Thursday, January 13, 2011

Huang Boys on a New Bus Route, One with a Runny Nose and One with a Fat Lip . . . There Must Be a Good Backstory Here

It was a perfect storm over my normally smooth commuting routine: still not feeling anywhere close to 100 percent, big snow the night before meant biking was out of the question, the sloshy conditions made walking slippery and buses run late, and, just to make things fun, Aaron's school was delayed two hours. What to do? Well, keep a running diary, of course: morning and evening.

8:05a - Should've been out the door ten minutes ago but I can never find everything that needs to go on myself and the kids in an efficient manner. You'd think someone as hyper-organized as I am would have a better system for storing hats, gloves, scarves, jackets, and boots, but instead you could peek into our foyer on any given morning and find random items strewn hither and thither with no rhyme or reason. I know, doesn't seem like me, does it?

8:10a - Public schools are closed due to the snow, but Jada's after-school program goes full-day when that happens, so drop-off is just a half-block further up the street. The teacher asks me if I remembered what she told me the night before, which was to bring a change of clothes so that Jada could play in the snow and still have something dry to wear for the rest of the day. I sheepishly look back at her and say I did remember her saying that but then failed to do anything about it once I got home. Disorganized and forgetful: boy, I'm having a helluva day so far.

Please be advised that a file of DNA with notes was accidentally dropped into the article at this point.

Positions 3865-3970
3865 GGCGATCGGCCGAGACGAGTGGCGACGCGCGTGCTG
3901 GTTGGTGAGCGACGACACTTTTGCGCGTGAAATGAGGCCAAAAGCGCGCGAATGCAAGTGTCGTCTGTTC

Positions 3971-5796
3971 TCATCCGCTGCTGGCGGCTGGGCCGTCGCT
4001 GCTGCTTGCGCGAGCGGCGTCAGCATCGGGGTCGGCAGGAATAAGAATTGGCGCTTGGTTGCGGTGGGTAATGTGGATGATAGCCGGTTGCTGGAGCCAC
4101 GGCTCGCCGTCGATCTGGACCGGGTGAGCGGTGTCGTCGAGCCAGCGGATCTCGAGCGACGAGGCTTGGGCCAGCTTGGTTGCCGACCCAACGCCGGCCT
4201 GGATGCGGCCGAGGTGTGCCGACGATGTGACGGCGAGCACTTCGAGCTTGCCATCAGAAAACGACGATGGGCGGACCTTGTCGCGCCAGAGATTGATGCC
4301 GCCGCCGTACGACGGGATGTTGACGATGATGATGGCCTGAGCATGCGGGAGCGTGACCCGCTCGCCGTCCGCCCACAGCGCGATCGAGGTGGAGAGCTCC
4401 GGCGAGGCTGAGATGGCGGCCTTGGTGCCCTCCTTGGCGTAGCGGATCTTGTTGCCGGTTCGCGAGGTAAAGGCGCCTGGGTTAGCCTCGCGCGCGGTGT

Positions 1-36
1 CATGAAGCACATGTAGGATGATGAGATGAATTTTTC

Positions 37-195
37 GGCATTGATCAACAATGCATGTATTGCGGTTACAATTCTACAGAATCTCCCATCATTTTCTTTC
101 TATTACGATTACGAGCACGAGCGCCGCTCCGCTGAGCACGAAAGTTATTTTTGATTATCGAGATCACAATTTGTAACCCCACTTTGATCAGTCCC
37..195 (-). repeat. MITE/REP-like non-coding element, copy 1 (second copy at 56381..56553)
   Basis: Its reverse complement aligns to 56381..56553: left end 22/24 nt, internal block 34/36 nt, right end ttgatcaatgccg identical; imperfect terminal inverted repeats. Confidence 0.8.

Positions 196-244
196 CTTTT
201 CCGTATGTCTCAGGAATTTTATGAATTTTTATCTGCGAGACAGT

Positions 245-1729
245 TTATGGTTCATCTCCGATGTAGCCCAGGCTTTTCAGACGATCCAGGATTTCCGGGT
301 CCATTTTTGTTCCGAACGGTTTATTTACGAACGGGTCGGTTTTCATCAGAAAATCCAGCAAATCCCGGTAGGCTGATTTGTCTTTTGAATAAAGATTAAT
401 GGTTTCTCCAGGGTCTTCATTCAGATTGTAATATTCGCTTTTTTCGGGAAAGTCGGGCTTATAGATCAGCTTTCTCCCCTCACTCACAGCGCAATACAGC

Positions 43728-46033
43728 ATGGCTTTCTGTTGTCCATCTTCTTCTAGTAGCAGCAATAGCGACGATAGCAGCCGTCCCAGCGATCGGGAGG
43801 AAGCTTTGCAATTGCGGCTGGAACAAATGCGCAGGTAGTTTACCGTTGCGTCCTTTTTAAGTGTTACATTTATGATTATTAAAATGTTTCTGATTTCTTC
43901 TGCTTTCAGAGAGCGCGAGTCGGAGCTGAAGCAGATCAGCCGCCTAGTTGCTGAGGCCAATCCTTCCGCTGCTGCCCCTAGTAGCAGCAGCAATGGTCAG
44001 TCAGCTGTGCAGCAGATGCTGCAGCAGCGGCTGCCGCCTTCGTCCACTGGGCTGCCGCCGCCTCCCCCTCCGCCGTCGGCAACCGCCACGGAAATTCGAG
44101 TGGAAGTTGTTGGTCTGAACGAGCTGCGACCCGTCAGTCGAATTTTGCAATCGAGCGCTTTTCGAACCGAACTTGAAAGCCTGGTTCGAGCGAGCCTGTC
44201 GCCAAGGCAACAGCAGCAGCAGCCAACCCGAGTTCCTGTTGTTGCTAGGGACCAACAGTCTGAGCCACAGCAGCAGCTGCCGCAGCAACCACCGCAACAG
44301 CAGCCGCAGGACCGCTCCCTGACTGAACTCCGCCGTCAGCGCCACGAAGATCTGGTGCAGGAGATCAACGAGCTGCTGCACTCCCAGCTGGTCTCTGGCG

8:15a - Aaron and I are off down the street to my office. I figure I'm going to have to put him on my shoulders at some point in the journey, but if I can just use the fun that is snow to coax a few blocks out of him, it'll save my legs. Sure enough, he loses himself in childlike mirth, puttering around the magical stuff, making little snowballs, and kicking up white powder.

8:20a - Well, that didn't last long. He now realizes his legs and hands are freezing - we simply don't have the right clothes for him for the snow - and so onto my shoulders he goes, less because he's tired and more because he's cold.

8:25a - Since it's his birthday, I decide to stop at Wawa and let him pick out any drink and any bakery item. He goes with a chocolate milk and a chocolate donut. The woman at the cashier nearly falls over, she can't stand how cute Aaron is. When I tell her it's his birthday, she asks me excitedly, "And what are you going to do for him on his special day?" I shoot back, "this!," pointing to the $1.15 milk and the $0.85 donut. She laughs at first but then realizes that maybe I'm not joking. Look, lady, I'm cheap, I'm tired, and I'm sick - just let me buy something small for the little guy right now, and I'll figure out how to win "dad of the year" some other day.

8:30a - I get Aaron settled into my office. DVD player's got Madagascar on, donut is out of the wrapper, straw is deployed in chocolate milk. Happy birthday boy quietness ensues. I am able to start picking away at my mountainous to-do list.


10:00a-10:40a - Getting Aaron to school and then myself back to the office takes significantly longer than usual, and not just because I'm without my bike. For one, Aaron lasts on his own two feet for half a block at a time, so it's slow going carrying him. For another, the terrain alternates between powdery (i.e. strenuous to walk through) and slick (i.e. strenuous to walk through). I am not looking forward to the evening version of this.